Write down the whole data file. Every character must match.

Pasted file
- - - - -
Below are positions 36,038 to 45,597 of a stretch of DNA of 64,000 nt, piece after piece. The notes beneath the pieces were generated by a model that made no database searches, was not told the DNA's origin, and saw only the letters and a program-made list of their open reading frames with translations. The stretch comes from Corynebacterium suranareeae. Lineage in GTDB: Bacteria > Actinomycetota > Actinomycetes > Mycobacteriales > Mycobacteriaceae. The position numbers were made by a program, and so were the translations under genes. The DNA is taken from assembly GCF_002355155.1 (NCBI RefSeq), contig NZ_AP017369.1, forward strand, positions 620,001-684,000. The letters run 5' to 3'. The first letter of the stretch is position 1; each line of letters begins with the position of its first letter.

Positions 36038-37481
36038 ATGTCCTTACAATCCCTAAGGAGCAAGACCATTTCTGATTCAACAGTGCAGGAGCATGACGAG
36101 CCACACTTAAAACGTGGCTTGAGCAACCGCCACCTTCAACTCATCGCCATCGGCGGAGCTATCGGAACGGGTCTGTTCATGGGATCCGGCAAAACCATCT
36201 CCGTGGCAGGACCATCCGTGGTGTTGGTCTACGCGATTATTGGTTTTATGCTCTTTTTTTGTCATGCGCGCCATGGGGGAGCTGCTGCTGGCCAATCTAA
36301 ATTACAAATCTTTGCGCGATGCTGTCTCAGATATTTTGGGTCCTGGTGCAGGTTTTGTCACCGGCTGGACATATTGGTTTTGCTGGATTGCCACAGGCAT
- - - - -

Below are positions 36,038 to 45,597 of a stretch of DNA of 64,000 nt, piece after piece. The notes beneath the pieces were generated by a model that made no database searches, was not told the DNA's origin, and saw only the letters and a program-made list of their open reading frames with translations. The stretch comes from Corynebacterium suranareeae. Lineage in GTDB: Bacteria > Actinomycetota > Actinomycetes > Mycobacteriales > Mycobacteriaceae. The position numbers were made by a program, and so were the translations under genes. The DNA is taken from assembly GCF_002355155.1 (NCBI RefSeq), contig NZ_AP017369.1, forward strand, positions 620,001-684,000. The letters run 5' to 3'. The first letter of the stretch is position 1; each line of letters begins with the position of its first letter.

Positions 36038-37481
36038 ATGTCCTTACAATCCCTAAGGAGCAAGACCATTTCTGATTCAACAGTGCAGGAGCATGACGAG
36101 CCACACTTAAAACGTGGCTTGAGCAACCGCCACCTTCAACTCATCGCCATCGGCGGAGCTATCGGAACGGGTCTGTTCATGGGATCCGGCAAAACCATCT
36201 CCGTGGCAGGACCATCCGTGGTGTTGGTCTACGCGATTATTGGTTTTATGCTCTTTTTTTGTCATGCGCGCCATGGGGGAGCTGCTGCTGGCCAATCTAA
36301 ATTACAAATCTTTGCGCGATGCTGTCTCAGATATTTTGGGTCCTGGTGCAGGTTTTGTCACCGGCTGGACATATTGGTTTTGCTGGATTGCCACAGGCAT